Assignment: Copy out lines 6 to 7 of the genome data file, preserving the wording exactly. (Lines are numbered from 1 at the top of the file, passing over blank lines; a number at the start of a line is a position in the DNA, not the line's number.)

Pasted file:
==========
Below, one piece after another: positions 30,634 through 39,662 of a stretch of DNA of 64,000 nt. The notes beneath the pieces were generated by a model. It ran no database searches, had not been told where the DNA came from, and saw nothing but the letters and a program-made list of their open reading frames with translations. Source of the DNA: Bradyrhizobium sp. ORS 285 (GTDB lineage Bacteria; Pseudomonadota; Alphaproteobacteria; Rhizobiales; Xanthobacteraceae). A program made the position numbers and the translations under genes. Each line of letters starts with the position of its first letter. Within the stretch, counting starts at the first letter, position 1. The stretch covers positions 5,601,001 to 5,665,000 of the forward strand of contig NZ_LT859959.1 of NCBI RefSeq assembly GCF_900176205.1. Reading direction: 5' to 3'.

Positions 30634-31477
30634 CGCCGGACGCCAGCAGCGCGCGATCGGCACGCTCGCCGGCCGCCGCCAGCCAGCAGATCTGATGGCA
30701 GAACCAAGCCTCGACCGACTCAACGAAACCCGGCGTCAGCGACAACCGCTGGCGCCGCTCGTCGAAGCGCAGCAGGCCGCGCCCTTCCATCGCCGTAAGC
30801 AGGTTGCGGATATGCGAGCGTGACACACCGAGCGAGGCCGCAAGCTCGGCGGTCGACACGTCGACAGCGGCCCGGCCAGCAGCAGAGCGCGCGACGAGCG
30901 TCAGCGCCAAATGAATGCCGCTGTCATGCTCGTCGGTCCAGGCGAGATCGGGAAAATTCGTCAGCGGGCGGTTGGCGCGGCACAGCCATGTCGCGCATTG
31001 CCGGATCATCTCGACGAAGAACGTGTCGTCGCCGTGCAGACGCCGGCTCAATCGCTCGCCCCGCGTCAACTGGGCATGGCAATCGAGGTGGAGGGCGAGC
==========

30901 TCAGCGCCAAATGAATGCCGCTGTCATGCTCGTCGGTCCAGGCGAGATCGGGAAAATTCGTCAGCGGGCGGTTGGCGCGGCACAGCCATGTCGCGCATTG
31001 CCGGATCATCTCGACGAAGAACGTGTCGTCGCCGTGCAGACGCCGGCTCAATCGCTCGCCCCGCGTCAACTGGGCATGGCAATCGAGGTGGAGGGCGAGC